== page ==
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Quick and Dirty

Payback, But Not Redemption

Woman Who Says City Overcharged Her For Water to Get Refund

Frank Klein
Linda Stewart

By Edward Ericson Jr. | Posted 7/9/2008

Linda Stewart is getting her money back--most of it at least--but she's still not satisfied.

"As you know, it went to tax sale," Stewart says of her Curtis Bay bar, the Gaslight Tavern, which with two small houses suddenly racked up $1,400 in water bills two years ago after decades of bills in the $300 range ("Water Weight," Mobtown Beat, June 13, 2007). "I waited till the last possible day [to redeem the property], paid about $3,000. I was hoping someone would see the light and realize the bills were wrong."

Although Stewart is getting at least $2,400 back from the city after a May hearing--and although she may get another $1,000 or so after that--the city is not conceding that Stewart's bills were wrong.

"We're trying to be as customer friendly as we possibly can be," says Kurt Kocher, spokesman for the Department of Public Works. Although 3,107 city water bills were reduced last year, by a total of $648,000, "an awful lot of this does fall on the consumer. [They say], `I didn't know that I had a leak in my basement toilet for six months, because I don't go down there and use it.' There's an awful lot of that. We make adjustments for a lot of that when it's not the city's fault."

Kocher and John Brewer, the division chief for revenue measurement, say the error rate on city water bills is less than 0.2 percent, and that the city's system for correcting those mistakes has reduced the error rate every year. Yes, Kocher admits, four meter readers were fired last summer after it was found that they had falsified water-meter readings, but the overall system was good even then, and is better now.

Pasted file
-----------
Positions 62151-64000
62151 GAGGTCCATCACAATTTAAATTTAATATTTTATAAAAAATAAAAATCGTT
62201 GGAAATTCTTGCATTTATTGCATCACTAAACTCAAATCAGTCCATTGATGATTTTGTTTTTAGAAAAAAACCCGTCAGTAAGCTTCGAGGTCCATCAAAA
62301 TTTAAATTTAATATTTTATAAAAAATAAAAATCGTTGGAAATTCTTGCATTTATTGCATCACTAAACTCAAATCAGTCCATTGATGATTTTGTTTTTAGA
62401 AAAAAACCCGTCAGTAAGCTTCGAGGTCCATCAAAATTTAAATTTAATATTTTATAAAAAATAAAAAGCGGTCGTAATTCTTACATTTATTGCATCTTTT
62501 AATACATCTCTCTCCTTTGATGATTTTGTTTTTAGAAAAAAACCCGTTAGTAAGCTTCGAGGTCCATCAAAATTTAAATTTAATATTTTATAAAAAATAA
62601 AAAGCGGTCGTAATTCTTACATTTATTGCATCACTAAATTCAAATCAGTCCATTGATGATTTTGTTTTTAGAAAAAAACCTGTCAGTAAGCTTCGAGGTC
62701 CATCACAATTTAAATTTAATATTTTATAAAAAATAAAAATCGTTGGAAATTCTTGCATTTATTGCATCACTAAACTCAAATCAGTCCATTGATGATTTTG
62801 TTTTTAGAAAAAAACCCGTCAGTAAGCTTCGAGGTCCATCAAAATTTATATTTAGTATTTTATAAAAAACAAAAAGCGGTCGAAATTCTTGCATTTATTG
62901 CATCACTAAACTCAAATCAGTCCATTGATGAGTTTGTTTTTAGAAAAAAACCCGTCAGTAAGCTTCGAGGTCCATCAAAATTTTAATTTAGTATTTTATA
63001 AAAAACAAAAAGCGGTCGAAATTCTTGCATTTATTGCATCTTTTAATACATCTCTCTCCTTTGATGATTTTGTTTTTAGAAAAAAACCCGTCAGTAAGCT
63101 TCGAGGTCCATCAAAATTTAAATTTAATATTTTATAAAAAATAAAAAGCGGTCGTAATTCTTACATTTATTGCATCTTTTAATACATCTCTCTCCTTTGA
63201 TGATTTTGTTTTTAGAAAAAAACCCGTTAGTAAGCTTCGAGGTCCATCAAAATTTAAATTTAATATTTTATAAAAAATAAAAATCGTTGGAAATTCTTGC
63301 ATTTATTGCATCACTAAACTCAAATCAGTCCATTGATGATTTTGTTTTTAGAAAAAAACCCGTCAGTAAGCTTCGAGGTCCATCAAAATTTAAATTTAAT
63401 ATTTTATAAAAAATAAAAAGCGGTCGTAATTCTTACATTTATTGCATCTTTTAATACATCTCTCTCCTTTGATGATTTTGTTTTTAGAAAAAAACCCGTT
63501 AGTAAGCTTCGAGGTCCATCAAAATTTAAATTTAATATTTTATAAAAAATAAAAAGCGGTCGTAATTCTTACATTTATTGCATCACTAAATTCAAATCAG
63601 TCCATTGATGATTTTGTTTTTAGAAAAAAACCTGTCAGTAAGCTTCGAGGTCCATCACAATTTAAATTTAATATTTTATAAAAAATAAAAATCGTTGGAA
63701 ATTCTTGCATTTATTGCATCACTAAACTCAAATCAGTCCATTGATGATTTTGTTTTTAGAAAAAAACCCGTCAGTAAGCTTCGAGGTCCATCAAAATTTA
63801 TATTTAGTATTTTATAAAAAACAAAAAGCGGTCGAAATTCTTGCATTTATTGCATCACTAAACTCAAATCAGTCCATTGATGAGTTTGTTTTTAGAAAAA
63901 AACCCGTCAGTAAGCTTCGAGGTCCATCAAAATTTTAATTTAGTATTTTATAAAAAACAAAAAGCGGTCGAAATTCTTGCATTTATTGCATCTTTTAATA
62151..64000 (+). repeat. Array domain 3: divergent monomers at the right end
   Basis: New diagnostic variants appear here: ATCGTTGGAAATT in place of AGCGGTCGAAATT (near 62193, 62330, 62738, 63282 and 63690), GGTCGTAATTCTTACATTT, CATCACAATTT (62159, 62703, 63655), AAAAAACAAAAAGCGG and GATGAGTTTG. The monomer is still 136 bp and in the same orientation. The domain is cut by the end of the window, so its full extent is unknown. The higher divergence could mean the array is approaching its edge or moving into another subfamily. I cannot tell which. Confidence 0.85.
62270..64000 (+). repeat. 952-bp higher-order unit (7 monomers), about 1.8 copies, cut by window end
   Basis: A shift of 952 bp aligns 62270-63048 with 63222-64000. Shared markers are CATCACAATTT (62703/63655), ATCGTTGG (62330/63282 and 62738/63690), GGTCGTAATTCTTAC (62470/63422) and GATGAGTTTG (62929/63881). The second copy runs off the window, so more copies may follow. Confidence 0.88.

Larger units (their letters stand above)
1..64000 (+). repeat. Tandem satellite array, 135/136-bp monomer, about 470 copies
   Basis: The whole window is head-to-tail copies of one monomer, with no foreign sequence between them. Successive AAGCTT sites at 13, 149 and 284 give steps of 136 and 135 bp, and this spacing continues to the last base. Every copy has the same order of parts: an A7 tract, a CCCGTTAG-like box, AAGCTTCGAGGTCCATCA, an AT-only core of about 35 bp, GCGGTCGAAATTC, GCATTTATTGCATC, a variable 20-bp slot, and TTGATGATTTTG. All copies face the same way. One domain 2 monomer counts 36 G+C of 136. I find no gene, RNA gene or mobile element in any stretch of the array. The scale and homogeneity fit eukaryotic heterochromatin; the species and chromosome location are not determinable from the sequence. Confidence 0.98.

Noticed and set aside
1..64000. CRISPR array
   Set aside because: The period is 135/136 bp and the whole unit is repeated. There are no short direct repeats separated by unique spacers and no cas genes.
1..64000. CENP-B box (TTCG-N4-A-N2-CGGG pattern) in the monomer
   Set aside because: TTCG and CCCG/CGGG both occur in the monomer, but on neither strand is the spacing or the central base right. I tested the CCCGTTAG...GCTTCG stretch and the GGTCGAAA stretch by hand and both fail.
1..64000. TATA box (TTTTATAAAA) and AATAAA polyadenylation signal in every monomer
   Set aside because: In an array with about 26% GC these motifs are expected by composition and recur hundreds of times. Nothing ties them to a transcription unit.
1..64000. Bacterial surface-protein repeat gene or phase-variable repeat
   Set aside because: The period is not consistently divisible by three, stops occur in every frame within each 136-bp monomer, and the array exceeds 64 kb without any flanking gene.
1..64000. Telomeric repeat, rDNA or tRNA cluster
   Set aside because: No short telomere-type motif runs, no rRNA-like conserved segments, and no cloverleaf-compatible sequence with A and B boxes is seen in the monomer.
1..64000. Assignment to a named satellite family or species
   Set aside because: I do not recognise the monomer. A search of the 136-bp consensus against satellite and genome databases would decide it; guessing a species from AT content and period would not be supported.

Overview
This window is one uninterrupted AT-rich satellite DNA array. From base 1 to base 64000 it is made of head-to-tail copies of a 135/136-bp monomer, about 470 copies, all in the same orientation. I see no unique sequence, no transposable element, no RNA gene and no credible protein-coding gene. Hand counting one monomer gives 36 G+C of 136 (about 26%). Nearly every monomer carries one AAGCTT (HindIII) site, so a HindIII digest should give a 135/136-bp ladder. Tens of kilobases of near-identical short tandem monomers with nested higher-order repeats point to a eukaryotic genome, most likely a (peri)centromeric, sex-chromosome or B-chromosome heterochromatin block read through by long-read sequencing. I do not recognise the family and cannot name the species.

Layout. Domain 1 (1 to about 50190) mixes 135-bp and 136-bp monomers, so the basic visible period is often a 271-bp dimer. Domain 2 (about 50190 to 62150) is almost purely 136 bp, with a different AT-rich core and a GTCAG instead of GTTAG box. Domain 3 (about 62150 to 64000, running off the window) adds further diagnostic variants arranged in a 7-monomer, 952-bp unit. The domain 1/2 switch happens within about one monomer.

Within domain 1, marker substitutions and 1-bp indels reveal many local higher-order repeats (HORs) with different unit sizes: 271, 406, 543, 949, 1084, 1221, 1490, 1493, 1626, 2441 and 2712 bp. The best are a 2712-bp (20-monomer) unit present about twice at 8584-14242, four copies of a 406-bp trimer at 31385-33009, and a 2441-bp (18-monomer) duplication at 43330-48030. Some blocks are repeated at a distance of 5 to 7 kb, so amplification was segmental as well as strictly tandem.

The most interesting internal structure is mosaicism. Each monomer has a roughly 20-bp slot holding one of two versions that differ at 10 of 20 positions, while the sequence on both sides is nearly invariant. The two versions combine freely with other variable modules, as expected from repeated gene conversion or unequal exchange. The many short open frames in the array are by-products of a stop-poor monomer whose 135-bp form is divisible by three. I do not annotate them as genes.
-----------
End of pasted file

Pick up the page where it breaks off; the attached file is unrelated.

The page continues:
And therein lies the dispute. Stewart has made a hobby, maybe an obsession, of checking water bills on-line for crazy fluctuations. She's found a lot--all the proof needed, she says, to show that the city has a systematic problem. Each year hundreds of city properties are sold in tax sales because of unpaid water bills. Legislation in both the state legislature and the City Council that would have stopped the practice failed last year amid opposition from the city's Department of Public Works and Department of Finance. The council did pass an ordinance allowing for delinquent water bills to be paid over time (Councilmania, March 9).

Stewart says she is waiting to see a written report the water department promised after a City Council hearing last August on the fluctuating bills. "Nothing came of it," she says. "They're not talking to me one iota about anything anymore."

But Brewer says there was no call at the hearing for a written report, only a request from City Councilman Bernard "Jack" Young that the department investigate the circumstances surrounding the nine complaints aired at the hearing. "Eight were unfounded," Brewer says, and none of Stewart's cases was investigated.

"It's just amazing," Stewart says, "that they can keep on doing this and thinking it's OK."

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